ROUNDTABLE: How does Henry Cejudo match up against UFC Flyweight Champ Demetrious Johnson?

Henry Cejudo (photo credit Tom Heitman © USA Today Sports)

How does Henry Cejudo match up with Demetrious Johnson? Do you see him as a legitimate threat to take that UFC Flyweight Championship? Why or why not?



Demetrious Johnson has been topping some P4P lists recently, and there’s great arguments to make that he currently is the best fighter on the planet. More impressive than his 10 fight winning streak since the flyweight division was established in the UFC is the fact that Johnson just keeps getting better. The champ hasn’t looked challenged in any of his recent fights, looking head and shoulders above the next best in the division when he beat Joseph Benavidez by first round knockout.

Henry Cejudo brings about as good of wrestling credentials as you can to MMA. The high school wrestling champ bypassed wrestling on the collegiate level to train with USA wrestling, and won a gold medal at the age of 21. That accomplishment made him the youngest American wrestler to ever achieve such a feat, as well as the first wrestler of Mexican descent to do so.

It’s that latter fact that probably makes the UFC prefer a Cejudo victory as opposed to Johnson retaining the title. The UFC has been very active in trying to establish a fan base among the Latino population. While Johnson is undoubtedly one of the best fighters in the world, his lack of charisma has done little to garner much fan attention in a division where doing so is already an uphill battle.

Unfortunately Cejudo just does not have the complete game yet to take the belt from the champ. Cejudo is a monster of an athlete, which he has demonstrated consistently in the first 10 fights of his career. Shockingly, the former Olympian has only been training MMA for a bit over two years. While he’s demonstrated the power to knock people out early on, a move into the big leagues has forced him to rely on his wrestling, taking him to decisions in his last six fights. It’s crazy that a fighter so new to the sport would be the next challenger for the belt, but a combination of Cejudo’s natural ability and a lack of legitimate alternatives is thrusting him into the spotlight much earlier than many fighters get there.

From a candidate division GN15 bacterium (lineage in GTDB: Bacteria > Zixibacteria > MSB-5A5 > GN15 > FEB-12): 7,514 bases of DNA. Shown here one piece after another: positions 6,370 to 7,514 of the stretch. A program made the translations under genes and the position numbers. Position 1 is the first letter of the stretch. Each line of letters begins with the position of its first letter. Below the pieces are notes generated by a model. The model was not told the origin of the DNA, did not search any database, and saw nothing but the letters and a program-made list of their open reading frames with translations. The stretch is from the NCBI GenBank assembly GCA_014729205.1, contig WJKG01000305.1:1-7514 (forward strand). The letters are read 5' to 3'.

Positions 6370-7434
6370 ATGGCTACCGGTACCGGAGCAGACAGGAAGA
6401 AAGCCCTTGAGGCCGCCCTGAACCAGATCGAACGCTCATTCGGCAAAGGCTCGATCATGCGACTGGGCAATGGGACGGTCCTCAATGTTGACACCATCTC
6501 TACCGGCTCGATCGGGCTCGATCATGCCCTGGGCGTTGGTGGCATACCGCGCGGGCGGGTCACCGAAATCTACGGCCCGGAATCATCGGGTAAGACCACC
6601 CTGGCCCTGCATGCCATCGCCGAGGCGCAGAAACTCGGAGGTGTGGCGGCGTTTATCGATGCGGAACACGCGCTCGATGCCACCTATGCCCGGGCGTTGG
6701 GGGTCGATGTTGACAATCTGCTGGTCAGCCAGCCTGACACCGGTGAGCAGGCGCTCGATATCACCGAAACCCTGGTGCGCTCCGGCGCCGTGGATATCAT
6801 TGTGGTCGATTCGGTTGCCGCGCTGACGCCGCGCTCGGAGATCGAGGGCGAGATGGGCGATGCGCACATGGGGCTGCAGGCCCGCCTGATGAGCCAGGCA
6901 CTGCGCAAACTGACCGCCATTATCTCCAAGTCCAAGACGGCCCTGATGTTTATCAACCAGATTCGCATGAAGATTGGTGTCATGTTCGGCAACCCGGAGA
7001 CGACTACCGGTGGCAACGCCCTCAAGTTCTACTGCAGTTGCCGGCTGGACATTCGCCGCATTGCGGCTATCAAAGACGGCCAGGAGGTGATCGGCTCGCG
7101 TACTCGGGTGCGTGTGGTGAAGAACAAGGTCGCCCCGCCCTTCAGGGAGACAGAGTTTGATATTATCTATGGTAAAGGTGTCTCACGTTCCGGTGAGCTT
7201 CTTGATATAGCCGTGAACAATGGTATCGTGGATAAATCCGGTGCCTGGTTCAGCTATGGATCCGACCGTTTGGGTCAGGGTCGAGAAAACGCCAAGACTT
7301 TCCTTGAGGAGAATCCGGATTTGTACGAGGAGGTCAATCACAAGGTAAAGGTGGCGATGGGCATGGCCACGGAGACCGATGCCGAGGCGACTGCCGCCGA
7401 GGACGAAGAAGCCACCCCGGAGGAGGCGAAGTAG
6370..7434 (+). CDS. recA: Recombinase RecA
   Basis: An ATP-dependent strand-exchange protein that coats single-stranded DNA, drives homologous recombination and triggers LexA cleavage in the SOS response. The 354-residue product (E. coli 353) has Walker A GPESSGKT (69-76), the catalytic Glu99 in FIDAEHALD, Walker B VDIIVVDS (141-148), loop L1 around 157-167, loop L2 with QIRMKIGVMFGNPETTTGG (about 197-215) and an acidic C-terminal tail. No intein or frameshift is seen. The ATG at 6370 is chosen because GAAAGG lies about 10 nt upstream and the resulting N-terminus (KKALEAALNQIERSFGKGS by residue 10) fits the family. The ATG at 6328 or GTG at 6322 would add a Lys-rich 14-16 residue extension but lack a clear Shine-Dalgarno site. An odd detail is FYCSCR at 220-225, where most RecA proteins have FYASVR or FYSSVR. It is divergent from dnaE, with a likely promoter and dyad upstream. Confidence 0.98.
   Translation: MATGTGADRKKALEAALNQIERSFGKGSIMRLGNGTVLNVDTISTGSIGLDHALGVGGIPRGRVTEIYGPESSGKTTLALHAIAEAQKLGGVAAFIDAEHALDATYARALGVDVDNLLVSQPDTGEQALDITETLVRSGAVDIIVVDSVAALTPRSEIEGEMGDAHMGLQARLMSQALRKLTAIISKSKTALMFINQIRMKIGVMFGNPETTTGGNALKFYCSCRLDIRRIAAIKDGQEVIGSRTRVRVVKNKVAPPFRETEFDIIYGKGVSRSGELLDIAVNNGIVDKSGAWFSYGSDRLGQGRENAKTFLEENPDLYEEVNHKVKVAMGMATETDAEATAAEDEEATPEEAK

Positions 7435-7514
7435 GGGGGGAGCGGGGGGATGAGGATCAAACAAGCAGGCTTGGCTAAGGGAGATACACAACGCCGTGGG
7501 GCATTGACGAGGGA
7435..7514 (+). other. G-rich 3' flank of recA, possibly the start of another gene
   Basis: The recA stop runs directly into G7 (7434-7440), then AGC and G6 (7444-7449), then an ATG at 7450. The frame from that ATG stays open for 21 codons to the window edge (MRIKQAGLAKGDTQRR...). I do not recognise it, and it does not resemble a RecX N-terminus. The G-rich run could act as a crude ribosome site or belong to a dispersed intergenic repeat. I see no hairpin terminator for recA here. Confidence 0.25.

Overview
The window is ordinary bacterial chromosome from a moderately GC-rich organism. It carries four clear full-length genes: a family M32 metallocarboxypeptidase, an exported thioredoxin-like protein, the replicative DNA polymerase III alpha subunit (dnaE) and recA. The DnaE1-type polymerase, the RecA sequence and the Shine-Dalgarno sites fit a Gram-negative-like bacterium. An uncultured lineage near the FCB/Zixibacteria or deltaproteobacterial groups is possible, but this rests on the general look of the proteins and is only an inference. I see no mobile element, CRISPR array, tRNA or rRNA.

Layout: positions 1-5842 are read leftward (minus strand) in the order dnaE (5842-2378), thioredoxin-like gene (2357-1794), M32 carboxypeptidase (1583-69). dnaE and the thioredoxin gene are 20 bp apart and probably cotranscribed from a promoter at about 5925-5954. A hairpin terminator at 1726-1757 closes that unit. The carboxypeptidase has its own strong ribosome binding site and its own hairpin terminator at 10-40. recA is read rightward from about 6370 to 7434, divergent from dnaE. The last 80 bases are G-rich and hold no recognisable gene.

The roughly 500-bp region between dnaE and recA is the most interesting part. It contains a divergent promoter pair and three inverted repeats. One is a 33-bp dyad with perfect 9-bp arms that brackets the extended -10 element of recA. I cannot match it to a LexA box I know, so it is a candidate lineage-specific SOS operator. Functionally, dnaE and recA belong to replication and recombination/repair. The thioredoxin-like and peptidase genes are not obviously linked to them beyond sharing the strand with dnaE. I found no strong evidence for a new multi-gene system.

Cejudo is as legitimate of a threat to take Johnson’s title as anyone, but all that’s really saying is that no one is much of a threat to take Johnson’s title. Cejudo will have to go with his bread and butter to try to grab a hold of the champ in order to take the fight to the ground. It will be fun to see how Mighty Mouse responds to dealing with the highest level of wrestling he will likely ever see in his career. Have his skills grown to the point where he can hold his own against such an elite grappling, or will he try to keep the fight on the feet and use his technical striking? Regardless of what route he goes, expect Johnson to have a great game plan. He’s just got too many tools at his disposal to deal with Cejudo. The champ will retain, and will get one win closer in his attempt to break Anderson Silva’s record for consecutive title defenses.

Of course, this all may be moot if the Nevada Athletic Commission doesn’t “free Nick Diaz.” At which point, bring on Johnson v. Benavidez 3, because third time’s a charm?